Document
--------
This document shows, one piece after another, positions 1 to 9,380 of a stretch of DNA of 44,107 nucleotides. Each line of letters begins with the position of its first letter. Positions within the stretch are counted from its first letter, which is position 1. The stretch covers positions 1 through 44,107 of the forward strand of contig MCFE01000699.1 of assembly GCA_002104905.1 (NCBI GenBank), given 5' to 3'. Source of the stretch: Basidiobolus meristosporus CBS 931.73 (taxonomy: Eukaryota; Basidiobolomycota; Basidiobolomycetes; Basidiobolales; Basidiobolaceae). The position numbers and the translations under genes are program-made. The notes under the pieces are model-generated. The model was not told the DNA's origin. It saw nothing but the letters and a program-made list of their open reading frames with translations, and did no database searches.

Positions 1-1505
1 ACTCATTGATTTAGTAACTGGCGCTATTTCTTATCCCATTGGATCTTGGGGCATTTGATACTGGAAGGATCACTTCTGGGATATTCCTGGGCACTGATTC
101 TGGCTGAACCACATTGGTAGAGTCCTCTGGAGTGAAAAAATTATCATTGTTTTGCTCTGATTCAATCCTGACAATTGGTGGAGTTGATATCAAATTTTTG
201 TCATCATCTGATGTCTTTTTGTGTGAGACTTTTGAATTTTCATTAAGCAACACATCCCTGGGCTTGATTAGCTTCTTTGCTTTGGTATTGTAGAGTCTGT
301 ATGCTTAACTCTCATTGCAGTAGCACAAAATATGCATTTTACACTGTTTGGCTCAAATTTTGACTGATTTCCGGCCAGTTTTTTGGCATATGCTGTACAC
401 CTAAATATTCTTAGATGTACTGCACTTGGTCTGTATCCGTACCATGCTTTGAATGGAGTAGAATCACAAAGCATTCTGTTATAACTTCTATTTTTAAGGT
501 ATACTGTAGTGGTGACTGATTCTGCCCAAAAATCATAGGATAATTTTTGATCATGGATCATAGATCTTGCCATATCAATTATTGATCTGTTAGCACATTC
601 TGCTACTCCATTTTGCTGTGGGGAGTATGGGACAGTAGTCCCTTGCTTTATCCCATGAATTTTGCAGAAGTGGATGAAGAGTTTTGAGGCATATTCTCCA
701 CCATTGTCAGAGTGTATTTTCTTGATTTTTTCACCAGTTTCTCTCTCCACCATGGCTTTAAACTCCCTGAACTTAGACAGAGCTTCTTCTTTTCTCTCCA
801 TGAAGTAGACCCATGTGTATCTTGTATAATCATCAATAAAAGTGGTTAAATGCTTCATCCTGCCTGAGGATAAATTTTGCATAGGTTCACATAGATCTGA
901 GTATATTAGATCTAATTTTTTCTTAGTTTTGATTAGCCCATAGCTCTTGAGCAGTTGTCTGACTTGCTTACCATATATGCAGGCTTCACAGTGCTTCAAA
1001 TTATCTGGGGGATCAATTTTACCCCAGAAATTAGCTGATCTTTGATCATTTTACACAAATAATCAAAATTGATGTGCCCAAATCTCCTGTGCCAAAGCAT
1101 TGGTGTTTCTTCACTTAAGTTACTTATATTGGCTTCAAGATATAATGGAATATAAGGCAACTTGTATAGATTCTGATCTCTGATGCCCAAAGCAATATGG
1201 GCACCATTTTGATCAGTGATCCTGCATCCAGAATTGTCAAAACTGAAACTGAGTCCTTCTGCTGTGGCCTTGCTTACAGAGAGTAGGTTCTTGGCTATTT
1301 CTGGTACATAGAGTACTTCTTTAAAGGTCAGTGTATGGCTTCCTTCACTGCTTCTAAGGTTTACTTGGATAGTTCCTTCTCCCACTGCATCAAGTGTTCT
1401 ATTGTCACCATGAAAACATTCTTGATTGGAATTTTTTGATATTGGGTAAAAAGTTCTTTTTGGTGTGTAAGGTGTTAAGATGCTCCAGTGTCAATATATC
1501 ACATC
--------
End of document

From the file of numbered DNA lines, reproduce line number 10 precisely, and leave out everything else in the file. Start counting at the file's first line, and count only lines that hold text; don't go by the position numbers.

701 CCATTGTCAGAGTGTATTTTCTTGATTTTTTCACCAGTTTCTCTCTCCACCATGGCTTTAAACTCCCTGAACTTAGACAGAGCTTCTTCTTTTCTCTCCA